The future of Samoa's electricity system could go green, a University of Otago study has shown.
Pacific Island nations are particularly susceptible to climate change and face high costs and energy security issues from imported fossil fuels.
For these reasons many Pacific Island nations have developed ambitious 100 per cent renewable energy targets. However, they have not been subject to rigorous peer-reviewed studies to help develop these targets and pathways for achieving them in the same way as more developed countries.
To meet this need, Otago Energy Science and Technology Masters student Tupuivao Vaiaso mapped future scenarios for Samoa's electricity system by carefully balancing renewable supply and electricity demand.
The study, published in Renewable and Sustainable Energy Reviews, shows high proportions (above 90 per cent) of renewable generation coupled with battery or pumped hydro energy storage is technically feasible, and economically viable - it would cost far less than current electricity production.
A special combination of characteristics makes this possible: great solar resources with very little seasonal variation; little variation in demand due to constant seasonal conditions; and high electricity prices from the current use of diesel.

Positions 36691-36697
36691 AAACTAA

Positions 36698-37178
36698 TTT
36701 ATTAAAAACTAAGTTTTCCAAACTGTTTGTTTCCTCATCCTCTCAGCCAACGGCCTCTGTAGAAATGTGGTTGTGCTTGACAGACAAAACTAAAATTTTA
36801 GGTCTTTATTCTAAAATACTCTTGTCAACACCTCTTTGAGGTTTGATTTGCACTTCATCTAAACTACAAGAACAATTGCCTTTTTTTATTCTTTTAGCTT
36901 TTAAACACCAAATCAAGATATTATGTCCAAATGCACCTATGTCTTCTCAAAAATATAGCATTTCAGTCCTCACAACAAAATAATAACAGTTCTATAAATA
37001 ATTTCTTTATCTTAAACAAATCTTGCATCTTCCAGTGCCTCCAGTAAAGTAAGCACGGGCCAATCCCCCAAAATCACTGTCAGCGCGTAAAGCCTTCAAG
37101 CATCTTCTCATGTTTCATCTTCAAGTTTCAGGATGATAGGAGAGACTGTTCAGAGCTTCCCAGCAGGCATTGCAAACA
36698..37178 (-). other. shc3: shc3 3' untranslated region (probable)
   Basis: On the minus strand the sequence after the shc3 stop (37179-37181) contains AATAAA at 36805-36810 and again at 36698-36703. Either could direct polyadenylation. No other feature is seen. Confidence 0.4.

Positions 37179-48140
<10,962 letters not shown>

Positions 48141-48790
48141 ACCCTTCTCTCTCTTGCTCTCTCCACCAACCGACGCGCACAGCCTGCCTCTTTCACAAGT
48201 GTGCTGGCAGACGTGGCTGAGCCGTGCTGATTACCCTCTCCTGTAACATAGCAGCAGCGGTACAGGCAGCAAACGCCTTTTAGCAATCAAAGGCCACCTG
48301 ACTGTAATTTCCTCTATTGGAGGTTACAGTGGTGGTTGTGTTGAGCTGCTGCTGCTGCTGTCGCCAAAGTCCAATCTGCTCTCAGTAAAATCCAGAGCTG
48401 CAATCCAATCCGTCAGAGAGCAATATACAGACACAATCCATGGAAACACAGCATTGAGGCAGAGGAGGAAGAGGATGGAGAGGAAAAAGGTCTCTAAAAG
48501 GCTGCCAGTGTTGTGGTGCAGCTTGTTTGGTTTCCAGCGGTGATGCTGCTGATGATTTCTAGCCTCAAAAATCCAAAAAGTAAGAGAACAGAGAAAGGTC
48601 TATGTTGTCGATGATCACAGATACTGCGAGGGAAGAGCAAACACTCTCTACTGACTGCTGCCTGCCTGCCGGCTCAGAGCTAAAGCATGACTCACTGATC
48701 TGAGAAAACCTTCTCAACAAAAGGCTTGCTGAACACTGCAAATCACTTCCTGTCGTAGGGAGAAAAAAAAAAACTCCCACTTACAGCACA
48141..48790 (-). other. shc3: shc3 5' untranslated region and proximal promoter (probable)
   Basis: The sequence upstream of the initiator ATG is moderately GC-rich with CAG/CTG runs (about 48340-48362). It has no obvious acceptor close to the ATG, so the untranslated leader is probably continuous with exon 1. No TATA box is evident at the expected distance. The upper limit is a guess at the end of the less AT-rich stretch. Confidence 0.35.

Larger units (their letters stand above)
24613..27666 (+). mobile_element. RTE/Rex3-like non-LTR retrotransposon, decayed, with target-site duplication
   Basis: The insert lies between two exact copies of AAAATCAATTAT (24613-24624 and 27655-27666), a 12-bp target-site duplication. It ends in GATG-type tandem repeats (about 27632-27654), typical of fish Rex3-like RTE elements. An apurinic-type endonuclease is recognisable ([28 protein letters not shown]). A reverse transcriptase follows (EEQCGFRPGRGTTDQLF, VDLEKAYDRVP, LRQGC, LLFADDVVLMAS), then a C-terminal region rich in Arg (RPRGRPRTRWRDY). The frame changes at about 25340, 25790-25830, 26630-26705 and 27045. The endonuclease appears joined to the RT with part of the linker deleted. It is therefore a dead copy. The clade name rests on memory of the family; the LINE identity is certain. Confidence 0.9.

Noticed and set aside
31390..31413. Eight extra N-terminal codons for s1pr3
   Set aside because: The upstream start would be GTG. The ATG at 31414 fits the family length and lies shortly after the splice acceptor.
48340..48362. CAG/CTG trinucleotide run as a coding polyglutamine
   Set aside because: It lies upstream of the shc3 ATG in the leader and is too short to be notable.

However, the results also show there is a significant trade-off between percentage of renewable supply and affordability. To counter this, Mr Vaiaso says targets should be set just below 100 per cent for it to be economically attractive and/or biomass options (like the recent biomass gasification plant) could potentially be considered for the last few percent.
Co-author Associate Professor Michael Jack, Director of the Energy Management programme in the Department of Physics, says the study shows an affordable pathway to achieve renewable energy targets which is important as cutting emissions must be achieved in a way that does not increase energy hardship.
"These results have important implications for energy policy directions for Samoa and are directly applicable to many other countries in the Pacific," he says.
He believes the study also suggests Pacific Island nations are an important option for the growing trend in international sustainable finance.
"The high price of electricity means that renewable options are much more economically attractive than many other countries. These are essentially low hanging fruit that provide multiple benefits and, I imagine, would be attractive to these funding bodies."
*Mr Vaiaso would like to acknowledge financial support for his MSc studies from the New Zealand Aid Programme and the National University of Samoa.